5. Motivation: Work for Enjoyment
In his kindness, God even allows us to enjoy the fruits of our labors. Moses writes in Deuteronomy 8:18 that it is God “who gives you the ability you produce wealth.” Ecclesiastes 5:18-19 states, “It is appropriate for a person to eat, to drink, and to find satisfaction in their toilsome labor…to accept their lot and be happy in their toil – this is a gift of God.”
It is true that our work can be “toilsome,” yet at the same time, it can also bring us satisfaction and enjoyment. Do you ever experience satisfaction or enjoyment in your work? It not, it is likely that the mechanics of your job is not all that enjoyable – the repetition, monotony, hard physical labor, stress, etc. However, you can still find satisfaction and enjoyment in doing your job well and knowing you are doing it for the Lord Jesus Christ and as an expression of your love for him.
6. Motivation: Work to Adorn the Gospel of Jesus Christ
“Teach slaves to be subject to their masters in everything, to try to please them, not to talk back to them, and not to steal from them, but to show that they can be fully trusted, so that in every way they will make the teaching about God our Savior attractive.” (Titus 2:9-10)
In this passage, Paul is instructing workers to work well and to do their work honestly. When we work in ways that reflect God’s loving authority, creativity, excellence, and honor, our lives back up and support the gospel we profess. Our conduct communicates. It can either confirm or undermine what we say with our lips. People are pretty good at recognizing those who are more interested in themselves than in serving others, who care more about getting ahead than about loving and caring for the people they work with. We are called to adorn the gospel by loving and serving others whom we work with and for.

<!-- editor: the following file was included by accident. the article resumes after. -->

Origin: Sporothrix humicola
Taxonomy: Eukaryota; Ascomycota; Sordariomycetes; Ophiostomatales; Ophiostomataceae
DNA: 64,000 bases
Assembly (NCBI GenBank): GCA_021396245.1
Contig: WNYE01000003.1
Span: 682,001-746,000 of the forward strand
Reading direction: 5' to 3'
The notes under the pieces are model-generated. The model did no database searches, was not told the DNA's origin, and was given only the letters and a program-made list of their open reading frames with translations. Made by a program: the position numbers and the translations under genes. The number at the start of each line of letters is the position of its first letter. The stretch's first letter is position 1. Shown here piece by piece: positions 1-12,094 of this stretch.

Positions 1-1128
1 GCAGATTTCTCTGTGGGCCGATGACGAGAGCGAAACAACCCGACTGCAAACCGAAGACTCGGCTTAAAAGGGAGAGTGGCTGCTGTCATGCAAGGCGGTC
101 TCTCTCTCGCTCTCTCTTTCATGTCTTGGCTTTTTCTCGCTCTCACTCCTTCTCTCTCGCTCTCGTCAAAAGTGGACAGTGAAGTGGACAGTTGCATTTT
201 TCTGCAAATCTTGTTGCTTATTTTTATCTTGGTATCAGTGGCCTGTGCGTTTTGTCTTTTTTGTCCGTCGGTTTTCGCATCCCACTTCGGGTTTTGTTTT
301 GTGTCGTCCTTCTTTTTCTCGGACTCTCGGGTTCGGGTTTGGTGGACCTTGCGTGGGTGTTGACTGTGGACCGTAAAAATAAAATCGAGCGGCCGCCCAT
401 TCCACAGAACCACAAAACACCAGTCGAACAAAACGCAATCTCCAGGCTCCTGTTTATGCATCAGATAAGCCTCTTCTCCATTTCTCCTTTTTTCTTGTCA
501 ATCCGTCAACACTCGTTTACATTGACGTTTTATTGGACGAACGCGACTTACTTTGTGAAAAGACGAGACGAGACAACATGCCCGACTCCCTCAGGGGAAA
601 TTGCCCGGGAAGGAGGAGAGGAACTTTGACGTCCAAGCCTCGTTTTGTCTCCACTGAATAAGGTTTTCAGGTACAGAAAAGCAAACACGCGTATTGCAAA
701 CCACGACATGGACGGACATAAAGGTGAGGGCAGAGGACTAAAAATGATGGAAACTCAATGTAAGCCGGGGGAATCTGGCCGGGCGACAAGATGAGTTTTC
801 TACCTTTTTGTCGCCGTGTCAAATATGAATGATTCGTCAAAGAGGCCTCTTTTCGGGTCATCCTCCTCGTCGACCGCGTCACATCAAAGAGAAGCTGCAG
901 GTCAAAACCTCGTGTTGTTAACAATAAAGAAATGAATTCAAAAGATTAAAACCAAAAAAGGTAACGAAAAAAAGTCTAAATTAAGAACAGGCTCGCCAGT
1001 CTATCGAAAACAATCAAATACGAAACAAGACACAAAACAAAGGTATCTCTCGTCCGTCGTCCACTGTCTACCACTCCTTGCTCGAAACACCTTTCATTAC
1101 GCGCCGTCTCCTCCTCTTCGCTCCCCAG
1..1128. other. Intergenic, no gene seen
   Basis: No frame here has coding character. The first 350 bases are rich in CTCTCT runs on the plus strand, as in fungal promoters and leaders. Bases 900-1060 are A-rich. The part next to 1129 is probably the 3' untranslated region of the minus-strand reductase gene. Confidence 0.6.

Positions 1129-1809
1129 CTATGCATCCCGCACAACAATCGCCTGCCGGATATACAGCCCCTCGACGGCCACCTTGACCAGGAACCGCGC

Conclusion: Work With and Eternal Perspective
When J.R.R. Tolkien had been working on writing The Lord of the Rings for some time, he came to an impasse and he began to despair of ever completing the work in his life. He had been working on the story for several decades and the thought of not finishing it he said was “a dreadful and numbing thought.” It was at this time that he sat down and wrote a short story by the title “Leaf by Niggle.” Niggle was intended to represent Tolkien himself. He was a perfectionists who always fretted over details and struggled with anxiety. In the story, Niggle, was nearing death, though he had one picture that he was trying to paint.
He had in his mind a picture of a leaf, then a whole tree, and then behind the tree, a vast expanse of country. Knowing death was near at hand, he sat about getting to work on his canvas, but he never got much done. There were two reasons for this. First, it was because he was the “sort of painter who can paint leaves better than trees. He used to spend a long time on a single leaf trying to get the shading and the sheen and the dewdrops on it just right. So no matter how hard he worked, very little actually showed up on the canvas itself. The second reason was his “kind heart.” Niggle was constantly distracted by doing things his neighbors asked him to do for hem. In particular, his neighbor Parish, who did not appreciate Niggle’s painting at all, and asked him to do many things for him.
One night when Niggle senses, rightly, that his time is almost up, Parish insists that he go out into the wet and cold to fetch a doctor for his sick wife. As a result he comes down with a chill and fever, and while working desperately on his unfinished picture, death comes to Niggle. Just before, poor Niggle cried out weeping, “Oh, dear! It is not even finished!” Sometime after his death the people who acquired his house noticed the painting and put it in the Town Museum, where it hung in a recess and was noticed by only a few eyes.
When Niggle gets to the heavenly country, something catches his eye. He runs to it – and there it is: “Before him stood the Tree, his Tree, finished: its leaves opening, its branches growing and bending in the wind. He gazed at the tree, and slowly he lifted his arms and opened them wide. ‘It is a gift! He said.’”
Though largely forgotten in the old country, in the new country he finds that his tree, in full detail is finished, and not just the image that he had died with. His vision was part of the True Reality that would be enjoyed forever.
God gives us gifts for work that are to be used to serve other and to serve Him. This life is not all there is, and we must work with an eternal perspective, knowing that “In the Lord, our labor is not in vain” (1 Cor. 15:58).